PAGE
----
One year later...

It has been a year since the funeral. It has been a year since I resumed my journey. On January 3, 2003 they buried Christina, an event that changed my life, although they didn't really bury her. Something happened during her death experience as a five year old with terminal cancer. That something convinced her that being buried or cremated would negatively impact her journey. She recovered from the cancer then, knowing it would return, and when it did she gave specific instructions to be buried above ground.

At first her inspiration came in the form of demonstrating that life here is temporary and we must make the most of what time we have. Then she came to me in a vision, showing me that the road does not end with death. I already knew these things, but I preferred not to think about them. She was restored to her full beauty in death and ran playfully through a field of purple flowers.

Later, she would speak to me while I was driving home from the funeral. "I'm with the angels. It is beautiful here."

A year later, what have I learned? Perhaps too much. I've hit another down phase where I must rest and collect my energy. I have retreated temporarily, but this period will not last for long. I have reached a level of empathy where I can feel what others are feeling all too well and it is making me forget what I feel. I've started processing emotions like some kind of robot. I feel what people close to me are feeling and then attempt to respond in a way that will give them warmth or reinforcement. I do not know how I feel about anything anymore, and that is why I must retreat for the moment.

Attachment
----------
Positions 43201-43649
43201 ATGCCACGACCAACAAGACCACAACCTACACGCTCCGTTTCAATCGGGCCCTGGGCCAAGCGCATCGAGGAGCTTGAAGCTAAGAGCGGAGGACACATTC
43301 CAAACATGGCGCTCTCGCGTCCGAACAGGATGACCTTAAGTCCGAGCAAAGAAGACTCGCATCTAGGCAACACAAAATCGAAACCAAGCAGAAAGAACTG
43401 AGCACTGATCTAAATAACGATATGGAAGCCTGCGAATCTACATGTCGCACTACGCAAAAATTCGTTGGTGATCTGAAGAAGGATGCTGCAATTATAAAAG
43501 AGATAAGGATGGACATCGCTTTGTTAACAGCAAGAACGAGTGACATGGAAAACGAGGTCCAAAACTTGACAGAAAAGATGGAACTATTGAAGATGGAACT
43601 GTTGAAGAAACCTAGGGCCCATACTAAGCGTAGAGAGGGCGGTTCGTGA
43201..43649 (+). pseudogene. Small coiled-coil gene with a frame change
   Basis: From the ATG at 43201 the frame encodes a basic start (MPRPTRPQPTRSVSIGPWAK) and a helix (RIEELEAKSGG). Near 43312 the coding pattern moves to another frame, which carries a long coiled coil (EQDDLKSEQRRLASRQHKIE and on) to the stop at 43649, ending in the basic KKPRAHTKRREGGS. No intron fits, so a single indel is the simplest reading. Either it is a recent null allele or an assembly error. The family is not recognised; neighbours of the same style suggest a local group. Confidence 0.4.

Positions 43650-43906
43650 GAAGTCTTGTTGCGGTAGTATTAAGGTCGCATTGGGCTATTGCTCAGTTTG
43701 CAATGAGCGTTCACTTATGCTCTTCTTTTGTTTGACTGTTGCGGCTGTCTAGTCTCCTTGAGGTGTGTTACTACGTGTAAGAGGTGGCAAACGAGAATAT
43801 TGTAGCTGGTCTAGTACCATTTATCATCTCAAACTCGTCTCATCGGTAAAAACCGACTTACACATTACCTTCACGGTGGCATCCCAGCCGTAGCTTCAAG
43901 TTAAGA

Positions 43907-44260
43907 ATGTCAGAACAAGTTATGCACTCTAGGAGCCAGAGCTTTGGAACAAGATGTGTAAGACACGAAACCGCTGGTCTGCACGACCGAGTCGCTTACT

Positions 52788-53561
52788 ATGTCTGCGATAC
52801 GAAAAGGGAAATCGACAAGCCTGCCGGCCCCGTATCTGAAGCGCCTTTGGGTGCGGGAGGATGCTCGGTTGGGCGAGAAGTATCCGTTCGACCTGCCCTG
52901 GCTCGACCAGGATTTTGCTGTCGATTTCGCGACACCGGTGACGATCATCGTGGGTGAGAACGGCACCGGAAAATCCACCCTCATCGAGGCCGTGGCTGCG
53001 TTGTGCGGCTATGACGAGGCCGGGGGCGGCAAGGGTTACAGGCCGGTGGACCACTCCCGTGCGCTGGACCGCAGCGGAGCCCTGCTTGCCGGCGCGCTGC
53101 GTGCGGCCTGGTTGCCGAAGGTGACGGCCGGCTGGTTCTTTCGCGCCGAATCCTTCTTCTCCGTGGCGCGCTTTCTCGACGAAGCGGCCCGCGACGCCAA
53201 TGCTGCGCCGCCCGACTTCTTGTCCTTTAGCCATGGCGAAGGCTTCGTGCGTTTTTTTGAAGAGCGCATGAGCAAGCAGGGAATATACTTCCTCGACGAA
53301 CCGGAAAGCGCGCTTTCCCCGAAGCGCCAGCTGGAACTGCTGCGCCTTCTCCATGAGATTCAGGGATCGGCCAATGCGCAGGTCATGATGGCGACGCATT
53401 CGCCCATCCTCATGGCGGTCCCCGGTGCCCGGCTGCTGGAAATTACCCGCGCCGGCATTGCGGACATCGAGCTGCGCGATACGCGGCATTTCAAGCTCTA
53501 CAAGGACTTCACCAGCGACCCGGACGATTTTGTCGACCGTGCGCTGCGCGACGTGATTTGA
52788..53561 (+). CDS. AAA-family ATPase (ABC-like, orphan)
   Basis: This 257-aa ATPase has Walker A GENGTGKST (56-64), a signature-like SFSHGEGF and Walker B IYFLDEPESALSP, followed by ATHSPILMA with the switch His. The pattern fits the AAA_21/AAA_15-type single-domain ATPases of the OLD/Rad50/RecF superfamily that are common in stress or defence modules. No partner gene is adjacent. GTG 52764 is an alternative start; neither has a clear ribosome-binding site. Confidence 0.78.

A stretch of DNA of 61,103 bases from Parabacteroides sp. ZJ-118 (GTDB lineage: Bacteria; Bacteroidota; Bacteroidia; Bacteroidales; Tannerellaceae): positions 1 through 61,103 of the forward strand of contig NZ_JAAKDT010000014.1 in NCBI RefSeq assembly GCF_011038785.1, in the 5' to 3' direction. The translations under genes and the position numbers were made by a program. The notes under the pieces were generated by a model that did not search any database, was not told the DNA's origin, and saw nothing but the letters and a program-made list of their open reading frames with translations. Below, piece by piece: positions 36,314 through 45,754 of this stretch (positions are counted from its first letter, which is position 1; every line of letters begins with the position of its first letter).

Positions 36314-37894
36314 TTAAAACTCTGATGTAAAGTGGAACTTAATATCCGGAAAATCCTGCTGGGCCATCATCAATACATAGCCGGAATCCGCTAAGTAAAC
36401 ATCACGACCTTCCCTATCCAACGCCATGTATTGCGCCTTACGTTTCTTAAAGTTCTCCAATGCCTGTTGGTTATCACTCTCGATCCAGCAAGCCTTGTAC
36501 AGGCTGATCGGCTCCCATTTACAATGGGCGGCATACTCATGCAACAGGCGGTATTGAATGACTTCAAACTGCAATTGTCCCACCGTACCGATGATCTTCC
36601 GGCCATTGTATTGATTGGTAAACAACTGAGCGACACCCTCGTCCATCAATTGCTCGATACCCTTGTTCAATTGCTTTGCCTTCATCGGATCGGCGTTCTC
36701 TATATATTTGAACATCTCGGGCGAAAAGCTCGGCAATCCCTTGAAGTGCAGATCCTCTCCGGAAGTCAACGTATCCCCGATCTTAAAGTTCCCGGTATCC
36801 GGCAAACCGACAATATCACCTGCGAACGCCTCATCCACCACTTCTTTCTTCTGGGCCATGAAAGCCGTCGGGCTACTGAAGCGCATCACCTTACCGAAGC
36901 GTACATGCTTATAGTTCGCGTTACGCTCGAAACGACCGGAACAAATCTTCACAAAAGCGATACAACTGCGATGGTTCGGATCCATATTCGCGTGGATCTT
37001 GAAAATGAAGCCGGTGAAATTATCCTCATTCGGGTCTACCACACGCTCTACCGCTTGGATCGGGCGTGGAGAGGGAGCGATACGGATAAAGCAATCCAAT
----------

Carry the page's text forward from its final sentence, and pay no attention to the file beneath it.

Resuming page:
Then I begin to wonder, is it even possible for me to retreat, even temporarily at this point? I talked to my brother and my two nephews over the holidays. My nephew Alex is autistic. He is high functioning and very intelligent, but he simply cannot comprehend the collective reality. It makes no sense to him. He has always seemed to connect with me on another level. When his brother handed him the telephone to talk to me, he said, "Uncle Keith, I have to tell you something. The princess is in the castle and if you don't go get her, the dragon will get her." Following that outburst, he wandered back into the house. See, on my brother's cell phone if you are inside their house the signal breaks up, so everyone goes outside to talk. Not Alex. He sees no point in standing outside in the cold to talk. He'll go back inside, even if he can no longer hear the person on the other end. So, I get five minutes of static until his mother takes the telephone from him. "You have to go outside to talk, Alex, or Uncle Keith can't hear you." These are the first words I hear after five minute of static, followed by, "I like to talk on the phone inside."

"Is he playing some kind of fantasy game on the computer or something?"

"No, he's playing with his brother's trucks."

One might think I would interpret this as a sign that I needed to go forth and save the princess. Actually, that would be quite silly since this is all I ever really try to do. The kid is in tune with things beyond our comprehension and he is never terribly obvious, so most people just stare slack-jawed at him. He's pointing out my greatest weakness. If there is a princess in a tower and she's in trouble, my white horse is parked in the barn ready to saddle up.

And maybe it isn't a weakness. Maybe it is the whole point. The road behind me and the road ahead is littered with lost princesses, most of whom have wandered off and tried to set up camp in the brambles.

There once was a man who loved a woman so deeply that he would save the entire world if it were the only way to save her.

That is my true weakness, or perhaps my strength. There is no black and white, only shades of gray, and everything depends on perspective.